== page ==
A similar fate of political marginalization has befallen the black conservative’s left-wing counterpart: the unionized worker. At the height of its power in postwar America, the labor movement represented a mass constituency of skilled and unskilled workers who were the foundation of America’s economic and geopolitical strength in the postwar era. The social-democratic promise of mass prosperity and social equality, promoted by labor stalwarts such as John Lewis and Walter Reuther, once served as the populist core of the New Deal political program. Now condemned to virtual irrelevancy, thanks to deindustrialization and widespread anti-unionism on the part of economic elites, organized labor lingers on as a seemingly archaic relic in today’s precarious gig economy. It was the labor movement that helped forge a powerful alliance between liberal intellectuals and the American working class, enabling the latter to gradually shed their provincial bigotry and the former to embrace a political cause of the masses. And it was the decline of labor that heralded the end of the New Deal coalition, and with it the promise of American social democracy.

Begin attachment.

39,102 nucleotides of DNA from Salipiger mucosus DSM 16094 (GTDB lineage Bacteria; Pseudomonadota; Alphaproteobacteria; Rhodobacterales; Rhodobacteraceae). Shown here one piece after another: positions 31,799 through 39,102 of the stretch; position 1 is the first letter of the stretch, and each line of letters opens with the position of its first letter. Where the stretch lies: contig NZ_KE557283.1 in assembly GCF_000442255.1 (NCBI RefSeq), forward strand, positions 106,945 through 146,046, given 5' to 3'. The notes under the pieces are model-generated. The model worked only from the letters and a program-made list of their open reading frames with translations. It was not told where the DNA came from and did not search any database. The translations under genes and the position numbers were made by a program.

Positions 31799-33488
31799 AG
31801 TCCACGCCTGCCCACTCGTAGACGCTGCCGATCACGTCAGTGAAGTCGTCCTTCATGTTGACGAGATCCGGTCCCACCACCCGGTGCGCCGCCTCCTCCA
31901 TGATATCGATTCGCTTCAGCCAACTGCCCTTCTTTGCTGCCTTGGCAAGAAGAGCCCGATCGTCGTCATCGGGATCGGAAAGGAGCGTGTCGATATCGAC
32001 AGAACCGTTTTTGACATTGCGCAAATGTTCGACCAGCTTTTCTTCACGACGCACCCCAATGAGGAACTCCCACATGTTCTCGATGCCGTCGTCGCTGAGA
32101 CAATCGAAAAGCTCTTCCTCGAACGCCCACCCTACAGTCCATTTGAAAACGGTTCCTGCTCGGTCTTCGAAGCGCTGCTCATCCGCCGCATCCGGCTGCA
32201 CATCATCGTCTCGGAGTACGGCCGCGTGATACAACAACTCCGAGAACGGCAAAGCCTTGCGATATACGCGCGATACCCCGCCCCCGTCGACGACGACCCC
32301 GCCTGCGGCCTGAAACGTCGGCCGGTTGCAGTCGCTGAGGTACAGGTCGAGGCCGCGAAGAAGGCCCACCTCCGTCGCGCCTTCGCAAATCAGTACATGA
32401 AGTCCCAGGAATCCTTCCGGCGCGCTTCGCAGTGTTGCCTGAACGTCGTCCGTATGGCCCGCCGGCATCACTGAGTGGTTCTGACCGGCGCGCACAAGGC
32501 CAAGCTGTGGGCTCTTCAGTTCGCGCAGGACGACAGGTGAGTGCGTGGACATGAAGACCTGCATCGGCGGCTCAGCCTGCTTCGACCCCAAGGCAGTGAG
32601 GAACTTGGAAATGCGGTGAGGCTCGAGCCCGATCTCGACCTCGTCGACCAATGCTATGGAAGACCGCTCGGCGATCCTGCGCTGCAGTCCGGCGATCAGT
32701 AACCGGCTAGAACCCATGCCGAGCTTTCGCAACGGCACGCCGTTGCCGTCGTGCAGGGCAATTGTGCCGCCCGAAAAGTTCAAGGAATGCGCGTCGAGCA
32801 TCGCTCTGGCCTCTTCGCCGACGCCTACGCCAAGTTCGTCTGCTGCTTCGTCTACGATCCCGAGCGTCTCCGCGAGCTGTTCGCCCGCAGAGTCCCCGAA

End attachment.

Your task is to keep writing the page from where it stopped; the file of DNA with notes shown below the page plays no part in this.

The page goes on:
Much of the rancor and division in modern political discourse is rooted in that most petty of vices: jealousy. Working-class whites are more socially conservative than their affluent progressive counterparts, but their primary source of resentment is the snobbery that pervades these liberal elites. Impoverished urban black communities lend a receptive ear to the nominally populist and identitarian rhetoric of progressives, but they also despise the way in which conservatives ignore their valid complaints and turn a blind eye to the bigoted narratives of racialized criminality and welfare dependence that often emerge from their ranks. And both affluent liberals and conservative apparatchiks paternalistically write off their opponents’ political supporters as bigoted or morally inferior. Like scorned lovers dealing with a recent breakup, these elites lack the humility and self-awareness to repair their old relationships or recover and search for new voters. Then, and only then, can we escape the abject misery of the culture wars and be done with the plantation theory of politics once and for all.